What’s up with all the nudity?

Find me on Twitter as sewinudist

By Jamie Fessenden

Most readers who pick up a M/M Romance novel aren’t terribly surprised to find out that the characters take their clothes off, at least for the sex scenes. That’s pretty much expected. But a number of readers/reviewers have expressed surprise at just how much nudity my adult novels contain.
Tom and Kevin in Billy’s Bones are naked whenever they’re in the house alone, or outside in the yard. There are so many people wandering around naked on the grounds of the Temple in Murderous Requiem that even I’ve lost track of how many. And dorm life in Screwups appears to be one big, hedonistic romp, with people streaking, stripping, and partying without a stitch on. Do I really think that’s realistic?
Well, actually, yes. I do. All of these were loosely borrowed from real situations I’ve been in.
Like my favorite science fiction author, Robert A. Heinlein, I’m a nudist. (Don’t worry—I won’t be posting pictures.) How this happened, I’m not quite sure. I was an extremely shy teenager who had difficulty looking people straight in the eye, never mind taking his clothes off in front of everyone. But at some point in college that changed.
Body image was a big part of it. I was skinny as a toothpick and I thought that made me unattractive. Then one night, sleeping over at my boyfriend’s apartment, I decided to be bold when I went downstairs for a drink and just wear my underwear, even though his friends were watching TV in the living room. I cut in front of them and they whistled at me. “Stop making fun of me,” I said. The response I got was a slightly lecherous, “Oh, we weren’t making fun of you.”
Wait… what? Really?
Over the next few years, my shyness fell away. I lived for a short time in an apartment with two other people, and we decided clothing would be optional. Then I moved into a dorm which subjected me to co-ed bathrooms, where people of either gender might be stepping into or out of the shower when I walked in. I was exposed to streaking, skinny dipping, nude snow angels, and posing nude in the lounge for people to sketch.
Ah… those were the days.
At one point, I was dared to strip naked in a hallway, cover my entire body with marshmallow fluff, and run through the dorm. I don’t know how many people gathered for that event, but I estimate it was at least forty. So much for shyness. Although I have to say this about it: when you’re covered with marshmallow fluff, you kind of feel like you have clothes on.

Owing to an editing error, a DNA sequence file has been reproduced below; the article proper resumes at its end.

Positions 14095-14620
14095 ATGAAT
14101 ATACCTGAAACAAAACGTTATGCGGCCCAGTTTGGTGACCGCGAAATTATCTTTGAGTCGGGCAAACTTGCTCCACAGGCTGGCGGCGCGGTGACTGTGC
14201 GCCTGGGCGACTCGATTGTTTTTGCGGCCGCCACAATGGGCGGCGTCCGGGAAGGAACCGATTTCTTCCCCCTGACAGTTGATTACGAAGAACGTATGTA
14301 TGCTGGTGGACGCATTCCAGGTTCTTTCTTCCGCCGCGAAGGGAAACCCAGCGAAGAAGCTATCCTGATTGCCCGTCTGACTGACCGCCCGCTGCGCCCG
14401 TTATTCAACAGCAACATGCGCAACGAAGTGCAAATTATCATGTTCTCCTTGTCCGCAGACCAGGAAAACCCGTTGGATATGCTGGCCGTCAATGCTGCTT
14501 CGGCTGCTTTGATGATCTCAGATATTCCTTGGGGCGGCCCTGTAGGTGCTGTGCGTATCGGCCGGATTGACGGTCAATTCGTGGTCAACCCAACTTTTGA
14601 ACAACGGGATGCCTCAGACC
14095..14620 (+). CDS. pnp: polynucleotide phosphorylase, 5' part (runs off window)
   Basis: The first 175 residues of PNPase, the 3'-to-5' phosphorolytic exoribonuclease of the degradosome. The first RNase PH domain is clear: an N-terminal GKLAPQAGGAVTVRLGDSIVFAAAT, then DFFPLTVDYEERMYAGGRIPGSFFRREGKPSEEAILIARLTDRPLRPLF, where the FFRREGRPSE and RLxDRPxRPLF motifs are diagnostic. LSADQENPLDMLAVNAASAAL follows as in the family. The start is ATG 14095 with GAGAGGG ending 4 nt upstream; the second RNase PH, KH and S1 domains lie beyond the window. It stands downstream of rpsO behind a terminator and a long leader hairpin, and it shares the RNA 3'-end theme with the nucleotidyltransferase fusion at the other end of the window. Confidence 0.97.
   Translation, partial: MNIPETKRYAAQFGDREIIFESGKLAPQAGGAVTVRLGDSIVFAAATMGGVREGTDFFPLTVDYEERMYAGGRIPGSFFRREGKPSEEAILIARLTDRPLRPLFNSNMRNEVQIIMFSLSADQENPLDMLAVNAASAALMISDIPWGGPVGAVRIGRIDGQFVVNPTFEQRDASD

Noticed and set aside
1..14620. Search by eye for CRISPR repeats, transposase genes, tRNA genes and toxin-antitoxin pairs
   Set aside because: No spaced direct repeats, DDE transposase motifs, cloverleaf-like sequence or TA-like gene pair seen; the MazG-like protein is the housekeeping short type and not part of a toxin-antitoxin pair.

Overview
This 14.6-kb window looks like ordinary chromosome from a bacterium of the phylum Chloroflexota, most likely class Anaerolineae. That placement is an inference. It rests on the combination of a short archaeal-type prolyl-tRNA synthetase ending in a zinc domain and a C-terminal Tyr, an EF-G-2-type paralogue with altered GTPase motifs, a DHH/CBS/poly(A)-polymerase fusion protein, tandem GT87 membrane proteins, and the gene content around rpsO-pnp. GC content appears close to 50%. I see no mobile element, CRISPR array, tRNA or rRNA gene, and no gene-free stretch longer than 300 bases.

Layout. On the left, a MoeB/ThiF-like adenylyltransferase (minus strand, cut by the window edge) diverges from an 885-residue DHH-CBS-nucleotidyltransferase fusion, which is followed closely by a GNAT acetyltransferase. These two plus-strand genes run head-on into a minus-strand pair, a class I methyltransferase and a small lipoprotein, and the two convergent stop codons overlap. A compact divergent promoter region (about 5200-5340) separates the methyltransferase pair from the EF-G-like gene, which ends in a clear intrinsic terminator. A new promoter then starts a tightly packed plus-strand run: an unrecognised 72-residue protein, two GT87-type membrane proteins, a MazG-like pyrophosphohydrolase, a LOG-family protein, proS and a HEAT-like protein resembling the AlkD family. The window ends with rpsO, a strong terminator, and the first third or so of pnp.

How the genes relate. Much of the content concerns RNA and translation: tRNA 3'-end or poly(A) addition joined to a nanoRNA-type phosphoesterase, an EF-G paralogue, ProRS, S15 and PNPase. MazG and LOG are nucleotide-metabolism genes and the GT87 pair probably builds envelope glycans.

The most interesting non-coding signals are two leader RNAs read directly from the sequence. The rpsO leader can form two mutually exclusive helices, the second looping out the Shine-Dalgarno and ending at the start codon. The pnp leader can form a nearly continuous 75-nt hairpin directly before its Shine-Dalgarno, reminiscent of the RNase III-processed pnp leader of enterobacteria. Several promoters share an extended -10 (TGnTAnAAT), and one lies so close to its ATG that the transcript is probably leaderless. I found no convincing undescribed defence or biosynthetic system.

Since then, I’ve been to nude beaches, nudist resorts, and clothing-optional pagan gatherings. So, yeah. Even though age and weight gain has taken its toll, I’m still pretty comfortable in my skin. So does this mean I’m going to use my novels to push some kind of evil nudist agenda?
Well, not deliberately. But you write what you know. And all of my main characters are me, in some guise or other. Tom in Billy’s Bones, Jeremy in Murderous Requiem, Danny in Screwups—they’re definitely me. But so are Kevin, Bowyn, and Jake to a lesser extent. What isn’t me is filled in from other people I’ve known. I rarely write a character who isn’t based in some part on a real person.
There are characters in my stories, of course, who wouldn’t be caught dead naked. Isaac in By That Sin Fell the Angels, Susan in Billy’s Bones, Paul in Screwups. But those characters are probably the least like me. Susan Cross is based on my mom. My mom doesn’t run around naked.
At any rate, the best I can say is, if it seems weird to a reader that my main characters are completely at ease without their clothes on, that’s simply because it doesn’t seem weird to me. Will I change it to make others happy? Probably not. But if I write a scene in which my main character goes to work naked and his corporate boss says, “Hey, Joe! How’s it hanging? Oh, never mind—I can see for myself,” I do hope my editors will point out that this probably wouldn’t happen in real life.

What’s up with all the nudity?

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